CT Heart Scan Risks: 7 Better Ways to Screen for Heart Disease

What should you do to determine your chances of having a heart attack?

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When it comes to determining whether you need to worry about heart disease, you probably take certain assumptions for granted. If you have high cholesterol, a nasty smoking habit, and hypertension, your heart is a ticking time bomb; if you have none of those risk factors, you don't need to worry. Unfortunately, it's not that simple: More than one third of folks who drop dead from heart attacks have none of the classic warning signs. But seeking out a high-tech CT heart scan that peers into your arteries, called cardiac CT angiography, may not be the solution either. A new study published in the Journal of the American Medical Association finds that radiation from the test could raise your cancer risk and that many radiologists aren't taking enough protective measures to reduce radiation exposure.

The results underscore an unsettling reality: There is no perfect way to predict a future heart attack—especially if you don't have heart disease symptoms like chest pain or shortness of breath, or you don't already have established heart disease or its close cousin, diabetes. The risk factors outlined above can be mathematically combined to come up with a predictor of your odds of a heart attack over the next 10 years, called a Framingham risk score, but cardiologist Roger Blumenthal, director of the Johns Hopkins Ciccarone Center for the Prevention of Heart Disease, says this assessment is "relatively crude" and frequently misses many men and women of all ages who have dangerous underlying heart disease.

Consider this: Yale University researchers in a study published last month performed CT heart scans on more than 1,600 patients, compared the images of artery plaque with participants' Framingham scores, and found that more than one fifth of the patients who had "low risk" scores actually had enough plaque on their arteries to benefit from low-dose aspirin or cholesterol-lowering statins. "There are many good objections as to why we can't use CT angiography to screen everyone for heart disease," such as cost and radiation exposure, says study author and Yale radiologist Kevin Johnson.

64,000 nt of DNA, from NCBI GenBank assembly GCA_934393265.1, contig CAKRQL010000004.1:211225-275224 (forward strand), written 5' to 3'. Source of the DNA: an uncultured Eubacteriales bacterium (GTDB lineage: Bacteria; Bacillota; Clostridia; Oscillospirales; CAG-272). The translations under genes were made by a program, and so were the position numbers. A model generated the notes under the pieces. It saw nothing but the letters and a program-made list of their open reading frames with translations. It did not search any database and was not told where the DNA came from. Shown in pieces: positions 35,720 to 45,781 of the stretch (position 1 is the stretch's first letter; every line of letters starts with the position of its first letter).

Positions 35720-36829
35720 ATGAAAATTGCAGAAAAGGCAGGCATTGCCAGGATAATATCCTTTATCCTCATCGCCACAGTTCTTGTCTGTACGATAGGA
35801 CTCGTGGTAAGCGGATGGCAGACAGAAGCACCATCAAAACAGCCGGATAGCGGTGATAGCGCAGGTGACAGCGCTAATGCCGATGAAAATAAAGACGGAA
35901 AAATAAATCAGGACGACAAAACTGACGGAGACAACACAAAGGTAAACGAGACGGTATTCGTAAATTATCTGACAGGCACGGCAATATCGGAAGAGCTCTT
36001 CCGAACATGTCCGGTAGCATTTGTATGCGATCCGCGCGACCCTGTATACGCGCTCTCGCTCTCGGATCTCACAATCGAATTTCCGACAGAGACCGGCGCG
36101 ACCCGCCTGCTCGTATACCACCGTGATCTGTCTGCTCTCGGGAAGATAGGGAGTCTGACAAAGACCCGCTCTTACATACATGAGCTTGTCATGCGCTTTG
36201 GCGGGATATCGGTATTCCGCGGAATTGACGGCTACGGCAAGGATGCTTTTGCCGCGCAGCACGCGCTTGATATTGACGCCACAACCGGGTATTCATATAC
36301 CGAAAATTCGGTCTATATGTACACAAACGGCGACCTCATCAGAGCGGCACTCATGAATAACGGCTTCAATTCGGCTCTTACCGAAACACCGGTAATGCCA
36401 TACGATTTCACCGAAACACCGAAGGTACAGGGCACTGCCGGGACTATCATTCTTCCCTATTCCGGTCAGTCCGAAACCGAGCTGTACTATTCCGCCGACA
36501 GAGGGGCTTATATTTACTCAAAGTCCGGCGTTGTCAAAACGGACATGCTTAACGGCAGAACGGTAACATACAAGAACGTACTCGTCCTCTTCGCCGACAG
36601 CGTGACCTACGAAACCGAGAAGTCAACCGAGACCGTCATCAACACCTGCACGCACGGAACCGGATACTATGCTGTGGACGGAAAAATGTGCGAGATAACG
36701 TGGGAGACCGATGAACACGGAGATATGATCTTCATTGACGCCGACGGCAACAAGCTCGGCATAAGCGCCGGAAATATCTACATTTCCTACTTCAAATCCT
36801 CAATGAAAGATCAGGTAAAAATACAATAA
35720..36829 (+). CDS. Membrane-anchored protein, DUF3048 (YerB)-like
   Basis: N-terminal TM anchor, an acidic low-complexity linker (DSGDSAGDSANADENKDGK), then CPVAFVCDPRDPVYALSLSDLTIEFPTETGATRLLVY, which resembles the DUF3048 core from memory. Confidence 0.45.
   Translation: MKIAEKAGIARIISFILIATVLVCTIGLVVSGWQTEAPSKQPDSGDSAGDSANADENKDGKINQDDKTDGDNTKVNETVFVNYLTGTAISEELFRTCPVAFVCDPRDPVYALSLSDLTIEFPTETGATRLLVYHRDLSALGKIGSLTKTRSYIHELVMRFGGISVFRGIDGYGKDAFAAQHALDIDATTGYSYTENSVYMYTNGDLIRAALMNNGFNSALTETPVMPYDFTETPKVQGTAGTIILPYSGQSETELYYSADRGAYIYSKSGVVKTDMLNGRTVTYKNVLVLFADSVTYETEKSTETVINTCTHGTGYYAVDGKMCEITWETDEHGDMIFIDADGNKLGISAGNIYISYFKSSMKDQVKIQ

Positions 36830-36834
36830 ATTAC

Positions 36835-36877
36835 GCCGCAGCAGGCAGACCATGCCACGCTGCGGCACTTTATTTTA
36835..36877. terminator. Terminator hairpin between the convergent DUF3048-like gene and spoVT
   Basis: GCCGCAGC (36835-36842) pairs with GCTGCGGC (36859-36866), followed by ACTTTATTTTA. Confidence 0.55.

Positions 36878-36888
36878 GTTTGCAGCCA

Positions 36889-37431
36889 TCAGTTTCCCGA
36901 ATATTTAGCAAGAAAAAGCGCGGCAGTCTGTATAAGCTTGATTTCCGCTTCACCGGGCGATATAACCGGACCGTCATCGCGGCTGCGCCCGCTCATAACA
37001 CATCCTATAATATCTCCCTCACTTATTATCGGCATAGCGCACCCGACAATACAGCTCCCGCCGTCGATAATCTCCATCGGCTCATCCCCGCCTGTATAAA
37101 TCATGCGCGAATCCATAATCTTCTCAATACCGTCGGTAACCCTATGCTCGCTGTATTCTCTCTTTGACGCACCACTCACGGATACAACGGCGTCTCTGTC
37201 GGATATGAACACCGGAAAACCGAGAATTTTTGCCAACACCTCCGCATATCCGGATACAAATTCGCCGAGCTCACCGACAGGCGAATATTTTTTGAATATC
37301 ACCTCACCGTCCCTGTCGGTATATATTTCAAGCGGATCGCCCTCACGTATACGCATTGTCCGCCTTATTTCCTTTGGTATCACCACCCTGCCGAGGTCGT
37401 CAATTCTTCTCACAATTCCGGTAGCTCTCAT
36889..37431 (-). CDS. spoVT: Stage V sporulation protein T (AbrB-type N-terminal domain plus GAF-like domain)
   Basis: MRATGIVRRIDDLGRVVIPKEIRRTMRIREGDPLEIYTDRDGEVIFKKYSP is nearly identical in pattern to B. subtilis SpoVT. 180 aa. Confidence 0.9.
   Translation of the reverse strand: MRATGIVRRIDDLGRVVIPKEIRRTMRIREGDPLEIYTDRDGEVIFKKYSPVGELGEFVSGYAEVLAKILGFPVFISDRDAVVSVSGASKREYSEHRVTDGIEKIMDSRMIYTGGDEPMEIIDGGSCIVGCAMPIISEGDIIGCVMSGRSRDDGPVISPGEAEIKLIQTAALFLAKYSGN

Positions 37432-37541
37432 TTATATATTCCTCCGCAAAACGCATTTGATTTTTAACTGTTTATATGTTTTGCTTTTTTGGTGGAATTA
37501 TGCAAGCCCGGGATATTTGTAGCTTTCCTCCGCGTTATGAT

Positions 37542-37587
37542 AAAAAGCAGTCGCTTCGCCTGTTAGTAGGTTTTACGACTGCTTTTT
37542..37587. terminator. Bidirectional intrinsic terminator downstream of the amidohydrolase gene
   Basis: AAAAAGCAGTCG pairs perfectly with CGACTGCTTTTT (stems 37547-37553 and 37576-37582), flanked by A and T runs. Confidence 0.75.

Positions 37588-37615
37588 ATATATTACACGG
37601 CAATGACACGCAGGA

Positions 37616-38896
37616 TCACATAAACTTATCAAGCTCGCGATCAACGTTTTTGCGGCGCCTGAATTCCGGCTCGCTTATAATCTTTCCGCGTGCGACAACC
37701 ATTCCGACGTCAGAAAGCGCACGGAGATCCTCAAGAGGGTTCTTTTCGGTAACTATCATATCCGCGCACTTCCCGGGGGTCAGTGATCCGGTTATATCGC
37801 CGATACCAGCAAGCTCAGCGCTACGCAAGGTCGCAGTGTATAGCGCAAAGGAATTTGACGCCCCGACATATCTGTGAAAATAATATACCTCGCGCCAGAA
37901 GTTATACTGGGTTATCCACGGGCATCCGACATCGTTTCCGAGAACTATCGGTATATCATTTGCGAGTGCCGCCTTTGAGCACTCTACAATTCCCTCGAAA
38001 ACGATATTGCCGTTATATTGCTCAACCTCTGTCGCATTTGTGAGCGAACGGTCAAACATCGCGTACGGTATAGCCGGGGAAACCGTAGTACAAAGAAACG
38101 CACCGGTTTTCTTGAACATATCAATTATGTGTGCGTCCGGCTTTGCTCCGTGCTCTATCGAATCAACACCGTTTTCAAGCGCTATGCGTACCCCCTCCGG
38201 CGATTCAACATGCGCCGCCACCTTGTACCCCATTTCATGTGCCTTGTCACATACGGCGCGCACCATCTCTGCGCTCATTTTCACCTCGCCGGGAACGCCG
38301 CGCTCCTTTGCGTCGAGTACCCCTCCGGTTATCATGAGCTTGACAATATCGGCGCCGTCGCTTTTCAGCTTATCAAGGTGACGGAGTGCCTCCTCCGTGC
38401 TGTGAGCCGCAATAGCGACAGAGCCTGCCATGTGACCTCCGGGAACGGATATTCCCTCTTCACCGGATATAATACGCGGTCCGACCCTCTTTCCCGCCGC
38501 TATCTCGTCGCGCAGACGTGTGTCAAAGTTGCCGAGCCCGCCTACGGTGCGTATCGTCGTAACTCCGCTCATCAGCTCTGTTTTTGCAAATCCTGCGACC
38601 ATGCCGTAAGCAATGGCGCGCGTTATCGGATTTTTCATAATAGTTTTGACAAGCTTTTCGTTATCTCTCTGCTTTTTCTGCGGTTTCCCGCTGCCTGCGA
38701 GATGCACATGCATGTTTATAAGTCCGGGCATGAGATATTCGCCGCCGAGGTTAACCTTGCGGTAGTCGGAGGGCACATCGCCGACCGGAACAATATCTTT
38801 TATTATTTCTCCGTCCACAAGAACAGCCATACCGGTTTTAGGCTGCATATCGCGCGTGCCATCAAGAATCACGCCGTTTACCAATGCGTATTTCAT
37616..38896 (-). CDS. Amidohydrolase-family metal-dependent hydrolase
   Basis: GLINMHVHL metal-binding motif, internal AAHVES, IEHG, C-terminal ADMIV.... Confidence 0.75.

Still, he adds, other imaging tests that use less or no radiation can be very helpful in making treatment decisions. His study also found that more than one fourth of those who were put on statins because of an elevated Framingham risk score actually had perfectly clear arteries and probably didn't need to be on any medications at all. These folks might have benefited, he says, from getting some sort of imaging test before embarking on treatment.

Eventually, the most powerful predictors of heart disease "will come through genetic testing to see not just who is likely to have a heart attack but who is likely to die from one," says heart disease researcher Robert Myerburg, a professor of medicine at the University of Miami School of Medicine. While studies have shown that having a close family member who died suddenly from a first heart attack increases the odds that you will too, scientists are still searching for genetic markers that will tell people for certain whether they need to take aggressive action.

For now, what's the best way to assess your own individual risk? Experts who spoke with U.S. News recommended this seven-step approach:

1. Framingham Risk Assessment: As basic and crude as it may be, it's a good starting point. The assessment takes into account your age, gender, blood pressure, cholesterol, smoking habits, and family history to spit out your risk of having a heart attack in the next 10 years. You can get an estimate of your Framingham score yourself.

2. High Sensitivity C-reactive Protein. This blood test measures a marker for inflammation, thought to be involved in plaque formation. It's often elevated when a person is overweight, out-of-shape, and on the road to diabetes. Many doctors routinely do this blood test nowadays and it can be combined with Framingham risk factors to give you what's known as a Reynolds Risk Score. Research shows it provides more accurate information about heart-disease risk than Framingham and can tell you your heart attack risk out to 40 years and your risk of other heart conditions like strokes. Note: The test isn't accurate for those who already have diabetes, but these folks are already considered to be at high heart disease risk and should be taking a statin.